EXCLUSIVE: The scripted and unscripted television arm of The Weinstein Company is in the middle innings of a back and forth with buyers that should lead to a major sale by spring. Buyers are circling, with overtures to acquire a 50%-75% stake. The likeliest scenario: a deal for around 50% of the company, bringing in $300 million or so.
Deadline got a look at the prospectus circulated by Moelis & Company, the investment bank which is handling the offering. It is a different scenario than the last go-around, when Allen & Co attempted to sell 100% of the TV division, and ITV stepped away from a deal. The new scenario creates an opportunity for the cash infusion the TWC board has been seeking, but it keeps co-CEOs Harvey and Bob Weinstein engaged with major skin in the game. The deals being discussed include long-term pacts with the brothers and COO David Glasser, as well as the television executive team led by Megan Spanjian, EVP of Scripted Television, and Patrick Reardon, EVP of Unscripted Television.
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As TWC has refocused its profile over recent years from feature film toward television because the risk is lower and there is such an appetite for original content, published speculation has the company strapped for cash. The prospectus indicates instead that if TWC has pulled back on movie spending, it’s putting its money into premium TV content, often sharing the expense with broadcast partners. That includes two big deals in partnership with Amazon that were completed after the prospectus was prepared: Amazon/TWC’s commitment of $160 million for a two-season, 16-episode run of a mob-themed drama created and directed by David O Russell and starring Robert De Niro and Julianne Moore. The same parties made a $70 million commitment for eight episodes of an untitled series by Mad Men creator Matthew Weiner.
The sales pitch promises that upon consummating a stake deal, TWC will continue managing and generating its scripted and unscripted content output. That will be part of the company profile going forward, along with a film business that will generate six to eight titles each year, and a multi-platform slate from RADiUS, a division that was successful under Tom Quinn and Jason Janego, but which has been quiet since they exited.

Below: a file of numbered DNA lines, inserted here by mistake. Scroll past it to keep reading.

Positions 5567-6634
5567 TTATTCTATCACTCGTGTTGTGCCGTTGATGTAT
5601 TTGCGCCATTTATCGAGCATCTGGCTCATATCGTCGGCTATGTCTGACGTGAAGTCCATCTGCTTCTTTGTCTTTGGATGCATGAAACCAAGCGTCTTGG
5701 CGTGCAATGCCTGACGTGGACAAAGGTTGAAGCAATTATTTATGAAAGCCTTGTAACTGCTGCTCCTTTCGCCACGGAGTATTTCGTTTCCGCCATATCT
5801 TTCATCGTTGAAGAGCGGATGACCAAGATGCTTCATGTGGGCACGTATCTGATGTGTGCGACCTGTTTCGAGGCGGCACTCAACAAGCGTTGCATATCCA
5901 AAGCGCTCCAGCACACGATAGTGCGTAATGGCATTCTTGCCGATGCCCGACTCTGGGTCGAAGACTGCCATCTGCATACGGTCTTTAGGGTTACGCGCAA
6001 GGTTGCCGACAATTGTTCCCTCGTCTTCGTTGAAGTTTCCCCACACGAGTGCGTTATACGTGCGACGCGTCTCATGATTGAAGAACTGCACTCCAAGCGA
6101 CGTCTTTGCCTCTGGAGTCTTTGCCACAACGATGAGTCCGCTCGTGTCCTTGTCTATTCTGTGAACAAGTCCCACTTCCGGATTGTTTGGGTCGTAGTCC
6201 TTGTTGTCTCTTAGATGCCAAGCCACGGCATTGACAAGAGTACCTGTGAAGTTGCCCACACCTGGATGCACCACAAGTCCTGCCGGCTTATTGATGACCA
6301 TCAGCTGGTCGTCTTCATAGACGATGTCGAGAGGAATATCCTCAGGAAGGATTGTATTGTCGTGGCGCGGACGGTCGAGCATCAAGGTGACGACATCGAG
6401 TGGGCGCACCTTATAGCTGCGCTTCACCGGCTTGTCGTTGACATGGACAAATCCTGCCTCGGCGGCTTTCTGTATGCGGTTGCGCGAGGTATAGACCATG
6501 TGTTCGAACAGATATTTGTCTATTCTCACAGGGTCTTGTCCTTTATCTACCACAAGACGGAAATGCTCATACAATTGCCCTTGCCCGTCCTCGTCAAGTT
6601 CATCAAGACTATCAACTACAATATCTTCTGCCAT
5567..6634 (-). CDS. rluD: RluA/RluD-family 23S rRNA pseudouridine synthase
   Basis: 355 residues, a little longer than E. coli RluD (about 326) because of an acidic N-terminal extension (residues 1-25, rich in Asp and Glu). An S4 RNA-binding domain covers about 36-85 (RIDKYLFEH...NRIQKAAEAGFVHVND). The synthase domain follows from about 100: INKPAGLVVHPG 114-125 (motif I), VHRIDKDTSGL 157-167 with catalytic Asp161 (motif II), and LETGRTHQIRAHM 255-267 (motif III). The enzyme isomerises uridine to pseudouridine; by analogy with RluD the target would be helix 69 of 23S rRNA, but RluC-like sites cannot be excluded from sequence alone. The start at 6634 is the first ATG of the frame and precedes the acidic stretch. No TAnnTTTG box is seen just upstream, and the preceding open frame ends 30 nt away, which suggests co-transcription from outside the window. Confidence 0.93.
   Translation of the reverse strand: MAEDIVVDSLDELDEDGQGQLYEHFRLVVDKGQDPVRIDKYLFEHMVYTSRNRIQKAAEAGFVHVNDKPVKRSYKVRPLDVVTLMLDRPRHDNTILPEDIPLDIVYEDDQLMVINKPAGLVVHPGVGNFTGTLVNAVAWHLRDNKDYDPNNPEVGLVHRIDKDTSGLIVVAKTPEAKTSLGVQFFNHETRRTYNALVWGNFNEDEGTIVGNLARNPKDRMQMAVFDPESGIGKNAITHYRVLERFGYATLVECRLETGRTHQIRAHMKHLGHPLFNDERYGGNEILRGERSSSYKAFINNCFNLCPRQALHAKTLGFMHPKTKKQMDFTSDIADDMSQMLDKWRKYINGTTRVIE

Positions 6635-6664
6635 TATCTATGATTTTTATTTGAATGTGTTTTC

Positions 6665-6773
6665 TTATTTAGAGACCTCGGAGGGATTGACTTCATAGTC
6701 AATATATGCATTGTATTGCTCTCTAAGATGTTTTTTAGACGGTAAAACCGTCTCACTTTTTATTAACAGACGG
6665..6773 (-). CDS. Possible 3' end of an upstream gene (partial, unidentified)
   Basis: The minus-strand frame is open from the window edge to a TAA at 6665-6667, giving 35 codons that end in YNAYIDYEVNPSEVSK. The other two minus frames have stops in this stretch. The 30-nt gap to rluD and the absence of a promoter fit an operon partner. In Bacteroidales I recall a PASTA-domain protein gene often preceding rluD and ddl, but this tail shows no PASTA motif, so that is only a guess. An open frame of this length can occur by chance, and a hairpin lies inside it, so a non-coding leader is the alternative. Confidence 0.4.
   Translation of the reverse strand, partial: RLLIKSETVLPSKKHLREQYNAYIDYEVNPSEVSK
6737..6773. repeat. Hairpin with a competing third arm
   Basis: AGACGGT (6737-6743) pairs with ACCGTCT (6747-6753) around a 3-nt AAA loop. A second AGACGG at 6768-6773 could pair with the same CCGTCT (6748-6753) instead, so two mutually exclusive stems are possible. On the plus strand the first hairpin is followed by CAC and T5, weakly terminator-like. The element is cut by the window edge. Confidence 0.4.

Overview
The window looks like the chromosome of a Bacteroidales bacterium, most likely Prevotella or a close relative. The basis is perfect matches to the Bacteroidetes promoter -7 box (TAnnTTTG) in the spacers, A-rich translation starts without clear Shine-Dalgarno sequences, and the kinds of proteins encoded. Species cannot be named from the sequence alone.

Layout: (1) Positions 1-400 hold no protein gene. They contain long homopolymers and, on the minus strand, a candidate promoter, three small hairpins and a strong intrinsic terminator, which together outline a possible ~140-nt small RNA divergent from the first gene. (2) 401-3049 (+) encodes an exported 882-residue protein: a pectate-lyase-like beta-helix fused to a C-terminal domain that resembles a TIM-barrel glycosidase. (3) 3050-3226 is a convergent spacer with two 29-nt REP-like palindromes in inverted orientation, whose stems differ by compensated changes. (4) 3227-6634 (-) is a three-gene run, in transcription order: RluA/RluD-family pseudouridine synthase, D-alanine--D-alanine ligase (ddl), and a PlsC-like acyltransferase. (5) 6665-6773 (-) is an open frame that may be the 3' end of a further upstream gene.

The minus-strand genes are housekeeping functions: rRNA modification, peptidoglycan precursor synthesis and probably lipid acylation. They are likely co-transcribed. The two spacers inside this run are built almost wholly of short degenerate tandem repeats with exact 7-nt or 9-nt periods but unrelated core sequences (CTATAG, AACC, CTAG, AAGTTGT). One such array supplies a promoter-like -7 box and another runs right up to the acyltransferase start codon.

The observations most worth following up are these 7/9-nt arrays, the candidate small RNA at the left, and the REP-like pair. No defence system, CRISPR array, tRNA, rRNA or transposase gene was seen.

What’s in the 52-page prospectus? Here are some of the highlights, which include ambitious projections for future growth based on a slew of development projects with big names attached. According to the prospectus, the consolidated EBITDA in 2015 was $31.6 million on an overhead of $11.9 million; the estimated EBITDA in 2016 will be $50.6 million on $13.9 million overhead; and the projected EBITDA for 2017 is $75.2 million on $14.7 million overhead, and $94.5 million on 16 million overhead in 2018.
The company claimed that “given its highly favorable network deals, Weinstein TV is able to arrange a high degree of direct production funding and/or guaranteed license payments on each of its productions…this reduces the cash needs associated with the continued scaling of Weinstein TV’s production operations and significantly reduces the deficit risk associated with the business model.”
The company said the 2016 revenues of its scripted and unscripted TV business amounted to $205 million of inventory that was sold, with another $17.7 million pending. According to the prospectus, 92% of 2016 revenue is contractually committed on productions that include Scream, Marco Polo, Project Runway and War And Peace, with the two biggest productions, Scream and Marco Polo, “nearly 100% sold.”
Other series that factored into the revenue stream include Crouching Tiger Hidden Dragon: Sword of Destiny, Julian Fellowes Presents Doctor Thorne, the new History Channel Navy SEAL miniseries Six for History Channel, the Italian series Gomorrah, the Baltasar Kormakur Icelandic TV series Trapped, and the BBC TV drama The Eichmann Show.
Upcoming series listed on the slate include an adaption of the Nick Stone spy series authored by Andy McNab, with the Equalizer team of scribe Richard Wenk and director Antoine Fuqua attached; Bennett Miller attached to direct a Genghis Khan project, based on the book Mongol Queens; the Dowdle Brothers attached to Waco, about the 51-day standoff between the FBI/ATF and cult leader David Koresh; an adaption of the Mario Puzo novel Omerta; Brett Ratner attached to direct Liquid Smoke, based on cigarette pioneer Don Aronow; Glee’s Matthew Morrison and Jason Momoa circling an 1820s Hawaii-set tale called Thy Kingdom Come; and Doctor Strange helmer Scott Derrickson attached to direct an adaptation of the Stephen King novel The Breathing Method.
The unscripted series library is anchored by Project Runway and two spinoff series, with four more in the works. Among the development series listed are Karaoke Kings with Arsenio Hall as host. There are also a plan to generate animated TV series including Spy Kids: Mission Critical, Little Astro Boy and Superbuilders, and plans to expand TV-series spinoffs into live events that already include the CFDA Fashion Awards and World Dance Awards, the latter a primetime dance show that will be produced by Dick Clark Productions.
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